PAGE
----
Did you know that dancing can be a form of therapy? It’s true! In fact, it’s an entire field that’s been growing since the 1940s. The American Dance Therapy Association (ADTA) defines Dance/Movement Therapy (DMT) as the psychotherapeutic use of movement to promote emotional, social, cognitive and physical integration of the individual. In other words, moving your body helps motivate the mind.
You’ve probably heard that most communication between people is through body language. We use movement every day to express how we feel and what we need. Dance therapy is a way to practice that communication and learn new ways to express ourselves by movin’ and groovin’.
At CTC, we’re lucky to have one of only three Dance/Movement therapists in West Michigan, Sarah Miller.
What we do in Dance/Movement Therapy:
Our dance movement therapist will observe the way your child or loved one moves and interacts. Then, using dance and movement strategies to increase expression and decrease stress, she will help your child or loved one:
- Use movement as a way to communicate
- Integrate motor, communication, cognitive, and emotional skills to improve all 4 areas
- Develop strategies to cope with anger or frustration
- Develop strategies to self-soothe
- Develop strategies to regulate big emotions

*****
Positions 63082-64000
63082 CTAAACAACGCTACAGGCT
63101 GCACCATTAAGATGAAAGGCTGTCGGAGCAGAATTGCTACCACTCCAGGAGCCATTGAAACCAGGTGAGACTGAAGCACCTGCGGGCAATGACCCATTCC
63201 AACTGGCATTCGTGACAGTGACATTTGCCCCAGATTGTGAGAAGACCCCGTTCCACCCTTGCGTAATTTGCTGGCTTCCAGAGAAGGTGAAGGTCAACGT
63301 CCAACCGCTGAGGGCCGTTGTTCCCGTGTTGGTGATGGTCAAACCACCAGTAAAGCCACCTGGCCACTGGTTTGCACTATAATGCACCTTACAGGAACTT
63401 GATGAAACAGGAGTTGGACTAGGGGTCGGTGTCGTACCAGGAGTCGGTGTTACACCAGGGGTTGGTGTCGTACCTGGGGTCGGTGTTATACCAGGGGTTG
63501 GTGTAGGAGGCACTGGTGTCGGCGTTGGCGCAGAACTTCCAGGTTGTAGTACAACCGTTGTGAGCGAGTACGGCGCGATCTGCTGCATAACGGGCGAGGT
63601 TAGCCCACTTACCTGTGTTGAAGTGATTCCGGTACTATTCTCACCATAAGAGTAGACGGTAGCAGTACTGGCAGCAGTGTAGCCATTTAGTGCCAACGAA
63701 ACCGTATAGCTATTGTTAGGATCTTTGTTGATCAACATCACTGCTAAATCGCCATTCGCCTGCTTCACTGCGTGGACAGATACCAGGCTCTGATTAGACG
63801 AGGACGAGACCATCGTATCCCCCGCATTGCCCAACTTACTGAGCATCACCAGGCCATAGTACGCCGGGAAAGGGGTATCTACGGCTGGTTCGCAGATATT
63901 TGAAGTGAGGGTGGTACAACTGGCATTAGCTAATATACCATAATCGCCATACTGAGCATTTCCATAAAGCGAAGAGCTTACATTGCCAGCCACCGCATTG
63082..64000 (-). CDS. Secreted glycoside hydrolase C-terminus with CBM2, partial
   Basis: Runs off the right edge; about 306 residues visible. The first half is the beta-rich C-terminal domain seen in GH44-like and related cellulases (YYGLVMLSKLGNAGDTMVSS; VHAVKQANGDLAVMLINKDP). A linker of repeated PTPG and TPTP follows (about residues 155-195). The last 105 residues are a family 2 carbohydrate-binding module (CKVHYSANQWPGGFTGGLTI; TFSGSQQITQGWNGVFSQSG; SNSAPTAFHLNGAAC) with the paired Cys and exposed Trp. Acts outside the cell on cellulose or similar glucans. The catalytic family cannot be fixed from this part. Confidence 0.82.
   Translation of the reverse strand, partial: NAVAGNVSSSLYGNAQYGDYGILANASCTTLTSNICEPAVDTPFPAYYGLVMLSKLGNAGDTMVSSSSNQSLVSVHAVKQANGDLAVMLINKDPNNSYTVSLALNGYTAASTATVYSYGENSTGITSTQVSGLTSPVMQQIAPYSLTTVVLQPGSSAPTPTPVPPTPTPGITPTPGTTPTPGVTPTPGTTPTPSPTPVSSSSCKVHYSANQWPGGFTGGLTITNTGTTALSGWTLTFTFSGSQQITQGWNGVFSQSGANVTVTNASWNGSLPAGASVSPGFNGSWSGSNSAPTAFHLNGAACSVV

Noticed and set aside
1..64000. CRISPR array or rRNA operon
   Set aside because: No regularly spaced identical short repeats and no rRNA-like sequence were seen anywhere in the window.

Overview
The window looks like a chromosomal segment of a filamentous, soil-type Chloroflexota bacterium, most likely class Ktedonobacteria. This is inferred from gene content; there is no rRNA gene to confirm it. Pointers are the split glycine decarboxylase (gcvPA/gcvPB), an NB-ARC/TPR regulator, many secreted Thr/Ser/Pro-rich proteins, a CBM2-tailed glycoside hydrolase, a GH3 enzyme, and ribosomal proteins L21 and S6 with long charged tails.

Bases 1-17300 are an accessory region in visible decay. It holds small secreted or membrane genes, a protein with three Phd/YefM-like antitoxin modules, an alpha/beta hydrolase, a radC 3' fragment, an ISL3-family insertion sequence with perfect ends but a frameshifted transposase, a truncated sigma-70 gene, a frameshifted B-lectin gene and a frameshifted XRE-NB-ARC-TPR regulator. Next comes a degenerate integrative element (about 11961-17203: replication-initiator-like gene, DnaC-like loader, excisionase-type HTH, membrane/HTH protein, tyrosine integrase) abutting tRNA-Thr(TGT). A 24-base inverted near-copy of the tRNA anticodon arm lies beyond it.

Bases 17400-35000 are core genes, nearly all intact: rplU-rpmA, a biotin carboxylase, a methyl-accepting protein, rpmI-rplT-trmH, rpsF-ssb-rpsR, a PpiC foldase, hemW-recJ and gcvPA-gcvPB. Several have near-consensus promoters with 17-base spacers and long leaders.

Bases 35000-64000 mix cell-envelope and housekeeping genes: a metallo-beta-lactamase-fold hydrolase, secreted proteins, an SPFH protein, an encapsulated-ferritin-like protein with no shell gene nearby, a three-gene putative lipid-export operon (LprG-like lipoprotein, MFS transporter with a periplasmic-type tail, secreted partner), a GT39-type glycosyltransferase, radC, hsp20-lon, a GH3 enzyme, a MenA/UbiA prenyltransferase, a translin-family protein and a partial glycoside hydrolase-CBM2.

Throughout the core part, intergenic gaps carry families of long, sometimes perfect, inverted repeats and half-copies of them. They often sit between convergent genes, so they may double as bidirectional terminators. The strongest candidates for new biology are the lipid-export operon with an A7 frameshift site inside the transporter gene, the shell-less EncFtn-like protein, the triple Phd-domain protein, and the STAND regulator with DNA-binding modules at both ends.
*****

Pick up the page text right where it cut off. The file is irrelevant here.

- Develop strategies to remain calm and alert
- Promote health and wellbeing
- Have fun!
This is about the process of moving and dancing, not about producing a perfect product.
Our Dance-Movement Therapist has experience with the following diagnoses:
- Autism Spectrum Disorder
- Disruptive, Impulse-Control and Conduct Disorders
- Emotional Impairments
- Intellectual Impairments
- Obsessive-Compulsive Disorder
…and many more.
You should call our office for a Dance-Movement Therapy Evaluation if:
- Your doctor has recommended traditional talk therapies, OT, PT, or Speech.
- Your child or loved one is interested in movement and this is a good way to engage them.
- Your child struggles making and keeping friends.
- Your child seems overwhelmed by little tasks.
- Your child or loved one struggles to stay calm and focused, has tantrums or meltdowns, shuts down or “checks-out” when overwhelmed.
- Your child or loved one seems upset when they can’t make themselves understood.
- Your child or loved one is getting school or community therapy, but you think they need more support.
- Your child or loved one seems overly sensitive to grooming (hair brushing, nail clipping, etc.), noises (sirens, hand dryers, etc.), or touch (feel of certain types of clothing, etc.).
- Your gut tells you something isn’t right.
Frequently Asked Questions
Do you accept insurance?
We accept many insurances, including:
- Blue Cross Blue Shield
- Blue Care Network
- United Health Care
- United Health Care- Community Plan
- Priority Health
If your insurance is not on here, reach out to us anyway. We can check with our insurance folks to see if we can add them to our list!
What if my insurance doesn't cover it?
All service fees are adjusted on a sliding scale, based on income. For programs like Therapy and Fun, we offer payment plans (not based on credit) over 6-9 months.
What documents do you need to get started?
We usually need the following items before we can schedule you:
- a copy of your insurance card
- a doctor’s referral (fax to 616-559-1056)
- a copy of your child’s IEP, if applicable
How long does it take to get an appointment?
We can usually see new clients within two weeks. The longest part of the process is usually waiting to hear back from insurance.